What Really Happened To Microsoft’s Zune

The tragic part of the Zune’s failure is the fact that it was actually a good product, something Bach was sure to note a decade ago when he discussed the player’s inability to thrive. Sure, the Zune was bigger than the iPod, but although less portable, this allowed for a bigger screen — the screen size was often one of the reasons fans of the now-defunct device adored it, in fact. Beyond that, the Zune’s biggest innovation over the iPod was that songs and pictures could be shared over Wi-Fi, which is why Microsoft focused on the wireless aspect of its player as part of its marketing efforts.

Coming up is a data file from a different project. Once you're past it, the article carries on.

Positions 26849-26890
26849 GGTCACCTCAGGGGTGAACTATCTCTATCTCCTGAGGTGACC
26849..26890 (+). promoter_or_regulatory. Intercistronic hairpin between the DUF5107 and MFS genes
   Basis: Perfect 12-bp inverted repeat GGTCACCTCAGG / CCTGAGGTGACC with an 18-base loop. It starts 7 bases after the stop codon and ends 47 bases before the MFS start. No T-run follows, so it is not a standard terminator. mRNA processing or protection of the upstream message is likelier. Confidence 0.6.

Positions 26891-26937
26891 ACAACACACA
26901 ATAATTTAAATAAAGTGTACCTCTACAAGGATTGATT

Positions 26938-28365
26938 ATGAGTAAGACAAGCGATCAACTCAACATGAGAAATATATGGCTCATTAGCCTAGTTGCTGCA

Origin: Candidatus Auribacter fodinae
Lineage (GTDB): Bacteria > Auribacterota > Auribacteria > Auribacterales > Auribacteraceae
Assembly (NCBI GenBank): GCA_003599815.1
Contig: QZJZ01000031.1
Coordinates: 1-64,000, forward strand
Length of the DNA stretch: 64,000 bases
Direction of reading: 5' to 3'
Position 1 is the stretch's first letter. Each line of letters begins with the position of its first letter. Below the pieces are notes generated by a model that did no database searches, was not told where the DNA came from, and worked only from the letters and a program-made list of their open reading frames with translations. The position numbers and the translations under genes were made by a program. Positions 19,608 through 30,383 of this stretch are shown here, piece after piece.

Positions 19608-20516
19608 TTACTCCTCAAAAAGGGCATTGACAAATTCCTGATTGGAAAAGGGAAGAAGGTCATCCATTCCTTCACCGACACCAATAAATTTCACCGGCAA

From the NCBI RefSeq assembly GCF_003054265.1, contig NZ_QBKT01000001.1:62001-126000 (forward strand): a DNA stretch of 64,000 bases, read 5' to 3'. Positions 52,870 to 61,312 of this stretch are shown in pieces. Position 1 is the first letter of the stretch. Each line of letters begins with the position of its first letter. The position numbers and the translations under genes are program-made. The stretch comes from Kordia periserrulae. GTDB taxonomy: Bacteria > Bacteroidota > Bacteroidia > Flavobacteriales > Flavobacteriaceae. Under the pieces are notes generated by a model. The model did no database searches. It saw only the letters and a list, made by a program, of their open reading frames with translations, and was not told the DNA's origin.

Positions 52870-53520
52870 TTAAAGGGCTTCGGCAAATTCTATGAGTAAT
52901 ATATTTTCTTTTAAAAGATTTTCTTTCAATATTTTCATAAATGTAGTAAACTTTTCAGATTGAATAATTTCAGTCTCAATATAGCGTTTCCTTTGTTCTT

There was a great deal to appreciate about the Zune, but as Bach touched on in his commentary years ago, there was ultimately little reason for consumers to buy into an unfamiliar budding ecosystem when Apple had already established itself in both the industry and pop culture. Marketing can’t be entirely blamed for this, however, as Bach pointed out that the industry itself wasn’t willing — at that time — to entertain a new contender. Beyond that, one of the areas that may have legitimately propelled the Zune forward was its wireless sharing feature, but that, sadly, wasn’t very useful due to heavy-handed DRM restrictions outside of Microsoft’s control. Without something like unrestricted wireless sharing to give consumers a true reason to pay attention, the Zune ultimately left the market without having found its own audience.

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